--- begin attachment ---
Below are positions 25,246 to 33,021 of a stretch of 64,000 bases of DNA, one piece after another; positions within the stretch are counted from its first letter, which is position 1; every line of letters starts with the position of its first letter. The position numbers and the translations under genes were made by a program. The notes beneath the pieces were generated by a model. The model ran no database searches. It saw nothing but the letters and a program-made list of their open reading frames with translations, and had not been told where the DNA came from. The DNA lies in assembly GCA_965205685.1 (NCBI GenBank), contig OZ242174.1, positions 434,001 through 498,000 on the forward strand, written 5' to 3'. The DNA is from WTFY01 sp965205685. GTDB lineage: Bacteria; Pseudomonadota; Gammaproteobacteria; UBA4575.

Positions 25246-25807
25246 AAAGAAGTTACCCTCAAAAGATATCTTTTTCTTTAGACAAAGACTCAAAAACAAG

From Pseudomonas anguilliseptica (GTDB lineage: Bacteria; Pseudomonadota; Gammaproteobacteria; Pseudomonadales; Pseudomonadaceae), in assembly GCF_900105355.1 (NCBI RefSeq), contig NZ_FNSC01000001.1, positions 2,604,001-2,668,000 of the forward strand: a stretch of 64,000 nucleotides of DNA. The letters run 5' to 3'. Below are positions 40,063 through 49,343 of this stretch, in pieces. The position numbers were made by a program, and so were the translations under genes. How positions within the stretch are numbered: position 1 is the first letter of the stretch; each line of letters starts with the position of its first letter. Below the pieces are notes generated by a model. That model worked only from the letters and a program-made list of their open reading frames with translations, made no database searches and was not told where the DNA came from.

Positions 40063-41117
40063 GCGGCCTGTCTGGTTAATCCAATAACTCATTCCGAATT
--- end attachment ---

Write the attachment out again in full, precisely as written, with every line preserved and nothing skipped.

Below are positions 25,246 to 33,021 of a stretch of 64,000 bases of DNA, one piece after another; positions within the stretch are counted from its first letter, which is position 1; every line of letters starts with the position of its first letter. The position numbers and the translations under genes were made by a program. The notes beneath the pieces were generated by a model. The model ran no database searches. It saw nothing but the letters and a program-made list of their open reading frames with translations, and had not been told where the DNA came from. The DNA lies in assembly GCA_965205685.1 (NCBI GenBank), contig OZ242174.1, positions 434,001 through 498,000 on the forward strand, written 5' to 3'. The DNA is from WTFY01 sp965205685. GTDB lineage: Bacteria; Pseudomonadota; Gammaproteobacteria; UBA4575.

Positions 25246-25807
25246 AAAGAAGTTACCCTCAAAAGATATCTTTTTCTTTAGACAAAGACTCAAAAACAAG

From Pseudomonas anguilliseptica (GTDB lineage: Bacteria; Pseudomonadota; Gammaproteobacteria; Pseudomonadales; Pseudomonadaceae), in assembly GCF_900105355.1 (NCBI RefSeq), contig NZ_FNSC01000001.1, positions 2,604,001-2,668,000 of the forward strand: a stretch of 64,000 nucleotides of DNA. The letters run 5' to 3'. Below are positions 40,063 through 49,343 of this stretch, in pieces. The position numbers were made by a program, and so were the translations under genes. How positions within the stretch are numbered: position 1 is the first letter of the stretch; each line of letters starts with the position of its first letter. Below the pieces are notes generated by a model. That model worked only from the letters and a program-made list of their open reading frames with translations, made no database searches and was not told where the DNA came from.

Positions 40063-41117
40063 GCGGCCTGTCTGGTTAATCCAATAACTCATTCCGAATT